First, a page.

You know that niggling feeling, when the image of something sweet is hovering on your mind and you can just about taste what you fancy. Today I just had to have a Rumkugel. So when I passed the bakery on the way home from a long walk in bleak weather I was happy to see they had nice big ones waiting for me.
15 minutes later I settled down with a tea and these billions of calories:
You can get Rumkugeln anywhere in Germany, but they are small and more like chocolate truffles. It is only in North Germany you will get these big ones in the bakeries. I remember buying one each Saturday when my mother sent me for bread. They cost only 10 Pfennig then, and later, as schoolkids we liked to spend our pocket money on them.
There was a rumor among us kids that the baker made ‘Rumkugeln’ by sweeping off the crumbs of cakes and bread from the tables and the floor, before mixing them together with rum and chocolate. Truth is, these things are made of leftover cake. That’s why the taste is never the same. I have found f. i. cherries, walnuts, pieces of apple and bits with cinnamon taste in them. Sometimes they are very soft inside, sometimes a bit more dry. One ingredient however is rum. Not much, and most likely these days it is rum aroma, but that is a must. I suspect our baker is using cream, most likely with some melted dark chocolate mixed in, cocoa powder, castor sugar and maybe some egg. Then it is all mixed together and rolled (kugeln) around in chocolate sprinkles.
Every now and then, the small place in Schleswig Holstein where I live,seems a bit boring and unexciting. When I look at fotos or read about exciting cities like New York or Sidney, or far away countries like South Africa or Canada, life here seems unspectacular. But, in order to have a happy life it is important to focus on the good things that are given to you, rather than on the ones that are out of reach.
So, here are some of the reasons why Schleswig-Holstein, the most northern German federal state, is a great place to live in:
On hot summer days you can choose whether you want a bath in the North Sea or the Baltic Sea, both are just about an hours drive away.
North Sea coast at Friedrichskoog in Winter
There are plenty of elegant castles and manor houses in North Germany, too, even though for the fairy tale castles you will have to go further South.
Between April and October you will find a fleamarket, a fair or festival within 40 kilometers of where you live any time. On Saturday there will be a wine festival with bands playing in the streets and wine being sold at every corner in Itzehoe. There are even free busses to make sure people don’t drive drunk.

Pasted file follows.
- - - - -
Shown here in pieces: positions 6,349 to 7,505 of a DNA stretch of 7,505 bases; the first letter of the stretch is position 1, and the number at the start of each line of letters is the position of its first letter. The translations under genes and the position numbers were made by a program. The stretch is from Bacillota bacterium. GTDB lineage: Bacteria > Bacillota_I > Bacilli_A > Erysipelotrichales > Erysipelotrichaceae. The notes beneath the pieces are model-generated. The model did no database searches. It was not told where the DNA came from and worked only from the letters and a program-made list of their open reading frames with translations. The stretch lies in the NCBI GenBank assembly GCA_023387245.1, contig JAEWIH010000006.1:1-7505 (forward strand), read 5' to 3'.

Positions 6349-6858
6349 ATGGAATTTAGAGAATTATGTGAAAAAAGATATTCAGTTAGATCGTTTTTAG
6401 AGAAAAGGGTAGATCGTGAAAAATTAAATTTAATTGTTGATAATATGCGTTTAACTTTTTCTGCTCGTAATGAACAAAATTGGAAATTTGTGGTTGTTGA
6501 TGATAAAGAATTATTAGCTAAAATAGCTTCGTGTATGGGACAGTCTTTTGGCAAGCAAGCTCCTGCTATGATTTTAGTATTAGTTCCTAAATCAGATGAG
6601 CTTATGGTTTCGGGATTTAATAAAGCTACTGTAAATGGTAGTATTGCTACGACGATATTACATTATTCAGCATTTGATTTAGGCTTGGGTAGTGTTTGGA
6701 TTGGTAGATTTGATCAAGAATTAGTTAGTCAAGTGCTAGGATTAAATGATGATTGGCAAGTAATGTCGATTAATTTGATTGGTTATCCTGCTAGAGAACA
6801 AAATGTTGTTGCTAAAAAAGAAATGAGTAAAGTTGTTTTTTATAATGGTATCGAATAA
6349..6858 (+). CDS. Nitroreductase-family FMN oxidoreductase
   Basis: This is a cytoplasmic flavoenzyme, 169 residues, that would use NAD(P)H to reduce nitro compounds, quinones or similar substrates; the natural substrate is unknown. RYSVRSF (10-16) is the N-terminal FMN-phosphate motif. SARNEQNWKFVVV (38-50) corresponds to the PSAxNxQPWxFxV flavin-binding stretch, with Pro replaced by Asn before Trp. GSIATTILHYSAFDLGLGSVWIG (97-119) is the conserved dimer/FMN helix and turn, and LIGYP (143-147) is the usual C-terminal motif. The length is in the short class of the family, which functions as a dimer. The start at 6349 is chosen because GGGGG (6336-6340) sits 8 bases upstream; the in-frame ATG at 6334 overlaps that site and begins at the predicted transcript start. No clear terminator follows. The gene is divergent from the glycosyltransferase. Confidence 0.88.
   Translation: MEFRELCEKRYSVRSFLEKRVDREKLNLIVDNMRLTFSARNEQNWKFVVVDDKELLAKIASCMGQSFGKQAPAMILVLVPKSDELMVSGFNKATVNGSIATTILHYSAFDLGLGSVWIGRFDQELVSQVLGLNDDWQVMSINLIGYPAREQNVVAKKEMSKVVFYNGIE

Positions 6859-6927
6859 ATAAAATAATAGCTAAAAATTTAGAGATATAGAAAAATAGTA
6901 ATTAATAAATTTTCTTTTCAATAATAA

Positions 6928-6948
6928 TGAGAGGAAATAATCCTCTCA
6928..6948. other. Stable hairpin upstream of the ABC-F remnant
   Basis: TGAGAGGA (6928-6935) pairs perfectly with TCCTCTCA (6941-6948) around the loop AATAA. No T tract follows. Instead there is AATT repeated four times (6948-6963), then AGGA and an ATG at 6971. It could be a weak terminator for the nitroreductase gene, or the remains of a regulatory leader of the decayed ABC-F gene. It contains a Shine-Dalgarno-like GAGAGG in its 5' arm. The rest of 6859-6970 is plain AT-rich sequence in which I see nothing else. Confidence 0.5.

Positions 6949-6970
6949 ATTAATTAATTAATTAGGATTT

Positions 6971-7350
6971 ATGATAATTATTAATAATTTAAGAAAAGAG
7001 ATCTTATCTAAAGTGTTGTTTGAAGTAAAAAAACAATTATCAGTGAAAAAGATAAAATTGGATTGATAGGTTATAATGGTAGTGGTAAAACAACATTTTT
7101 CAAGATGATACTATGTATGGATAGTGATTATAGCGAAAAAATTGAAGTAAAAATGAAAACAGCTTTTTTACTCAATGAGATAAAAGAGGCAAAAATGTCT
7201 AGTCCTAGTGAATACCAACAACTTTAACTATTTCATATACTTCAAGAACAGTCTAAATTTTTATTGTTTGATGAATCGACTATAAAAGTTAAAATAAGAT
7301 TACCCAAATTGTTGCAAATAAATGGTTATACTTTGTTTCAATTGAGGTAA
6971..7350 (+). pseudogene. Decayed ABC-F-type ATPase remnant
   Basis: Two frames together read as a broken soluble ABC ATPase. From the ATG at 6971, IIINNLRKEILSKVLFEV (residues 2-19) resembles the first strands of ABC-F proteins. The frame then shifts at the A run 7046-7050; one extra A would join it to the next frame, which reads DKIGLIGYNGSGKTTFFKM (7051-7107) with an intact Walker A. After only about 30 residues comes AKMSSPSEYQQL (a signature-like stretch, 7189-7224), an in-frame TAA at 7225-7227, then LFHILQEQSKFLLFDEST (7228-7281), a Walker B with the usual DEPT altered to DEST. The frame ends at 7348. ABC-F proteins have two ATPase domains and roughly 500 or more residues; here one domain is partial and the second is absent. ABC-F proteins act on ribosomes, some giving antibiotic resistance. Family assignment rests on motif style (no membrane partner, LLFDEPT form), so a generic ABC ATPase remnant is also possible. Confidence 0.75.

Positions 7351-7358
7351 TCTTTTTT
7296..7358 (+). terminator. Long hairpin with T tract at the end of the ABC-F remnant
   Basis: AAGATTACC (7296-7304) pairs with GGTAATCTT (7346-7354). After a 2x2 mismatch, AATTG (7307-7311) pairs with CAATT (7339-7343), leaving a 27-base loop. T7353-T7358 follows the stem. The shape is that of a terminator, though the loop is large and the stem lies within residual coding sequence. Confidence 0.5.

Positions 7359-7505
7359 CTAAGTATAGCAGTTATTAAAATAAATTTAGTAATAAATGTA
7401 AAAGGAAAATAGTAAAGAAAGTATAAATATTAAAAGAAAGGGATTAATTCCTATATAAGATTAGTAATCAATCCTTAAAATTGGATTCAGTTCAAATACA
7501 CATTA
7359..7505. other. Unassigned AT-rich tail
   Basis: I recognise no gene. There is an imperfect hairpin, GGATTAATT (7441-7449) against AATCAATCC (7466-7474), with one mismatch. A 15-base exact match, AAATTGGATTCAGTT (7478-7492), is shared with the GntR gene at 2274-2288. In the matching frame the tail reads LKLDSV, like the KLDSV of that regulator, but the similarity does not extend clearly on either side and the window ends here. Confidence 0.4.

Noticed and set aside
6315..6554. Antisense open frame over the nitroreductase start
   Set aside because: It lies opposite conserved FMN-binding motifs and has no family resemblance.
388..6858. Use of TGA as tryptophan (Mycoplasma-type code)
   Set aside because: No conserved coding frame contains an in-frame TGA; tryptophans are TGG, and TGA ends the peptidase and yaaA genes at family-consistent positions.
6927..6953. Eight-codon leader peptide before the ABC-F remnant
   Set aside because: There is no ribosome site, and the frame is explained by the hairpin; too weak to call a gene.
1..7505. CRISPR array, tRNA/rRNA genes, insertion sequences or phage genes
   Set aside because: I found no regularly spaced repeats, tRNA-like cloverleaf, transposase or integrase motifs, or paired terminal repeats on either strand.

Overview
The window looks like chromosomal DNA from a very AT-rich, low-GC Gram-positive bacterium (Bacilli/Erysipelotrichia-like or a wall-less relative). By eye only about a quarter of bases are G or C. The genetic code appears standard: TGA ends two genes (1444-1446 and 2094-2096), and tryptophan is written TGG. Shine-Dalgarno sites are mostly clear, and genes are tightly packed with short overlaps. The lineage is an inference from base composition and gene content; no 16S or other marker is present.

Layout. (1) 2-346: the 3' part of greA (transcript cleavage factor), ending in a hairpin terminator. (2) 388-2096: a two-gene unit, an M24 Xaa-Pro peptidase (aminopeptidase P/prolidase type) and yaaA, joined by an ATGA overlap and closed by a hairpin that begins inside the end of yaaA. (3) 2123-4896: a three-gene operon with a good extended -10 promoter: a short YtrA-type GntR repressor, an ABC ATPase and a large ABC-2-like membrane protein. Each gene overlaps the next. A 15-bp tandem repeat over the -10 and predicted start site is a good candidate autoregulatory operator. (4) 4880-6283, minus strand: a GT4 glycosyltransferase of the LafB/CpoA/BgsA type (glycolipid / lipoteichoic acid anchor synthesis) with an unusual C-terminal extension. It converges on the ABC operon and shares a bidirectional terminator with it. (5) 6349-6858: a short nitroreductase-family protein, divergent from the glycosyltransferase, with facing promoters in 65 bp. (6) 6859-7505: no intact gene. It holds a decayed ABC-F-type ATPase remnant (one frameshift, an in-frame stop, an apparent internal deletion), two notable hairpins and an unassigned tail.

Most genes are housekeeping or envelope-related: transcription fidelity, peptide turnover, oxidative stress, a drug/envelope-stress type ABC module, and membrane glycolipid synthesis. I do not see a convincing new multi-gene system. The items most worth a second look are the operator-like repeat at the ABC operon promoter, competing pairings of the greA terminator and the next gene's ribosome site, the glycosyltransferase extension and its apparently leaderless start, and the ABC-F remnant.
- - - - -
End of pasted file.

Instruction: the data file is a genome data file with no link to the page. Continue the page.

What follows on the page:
There are some very beautiful and interesting towns in North Germany, like Lübeck, Wismar, Rostock, Schleswig and of course, Hamburg and if you are staying in or near one of them you can reach the others within one to two hours.
You don’t need to be terribly fit to enjoy exercising outside: North Germany is flat and there are a lot of bicycle paths and small lanes where you can cycle or go on inline skates without any hills or mountains to struggle with.
If you like to get a good look at ships you can always take a trip to the Kiel Canal and watch them sailing past just a few meters away from you. Sometimes you are lucky as we were just a few weeks ago and see a special ship, This very luxerious yacht had just left the shipyard Blohm & Voss and was on its first trip. It was escorted by a helicopter and we were all wondering who that ship belongs to.
People trust each other: on many roads you will find small stalls where you can buy fresh potatoes, flowers eggs or vegetables fresh from the farm, you pay by putting the money into a box or into the letterbox,
There are some other things that make life her good: the air is usually fresh and crisp, as you are close to the sea. It is not as crowded as in some other parts of Germany, life is relaxed, people are friendly and unpretentious,and there are many more small places all over that I will show you.
Spring has come early this year and the first storks were seen at the end of February already. We took a trip through the country side yesterday and were lucky to find one standing on it’s nest in one of the villages around.
White storks are very much loved in (North-)Germany. It is a sign of good luck and fertility when a stork decides to build a nest on the gables. Many farmers build a with a high pole with a small platform on top to make it possible for a stork to breed.
The legend says that it is the stork bringing the babies, and when I was very small I was told by my grandparents to put sugar on the window-sill. The stork would find it and reward me with a baby brother or sister. Also, when someone gets married in the countryside, people often place a plastic stork on their roof to wish the young couple good luck with having children.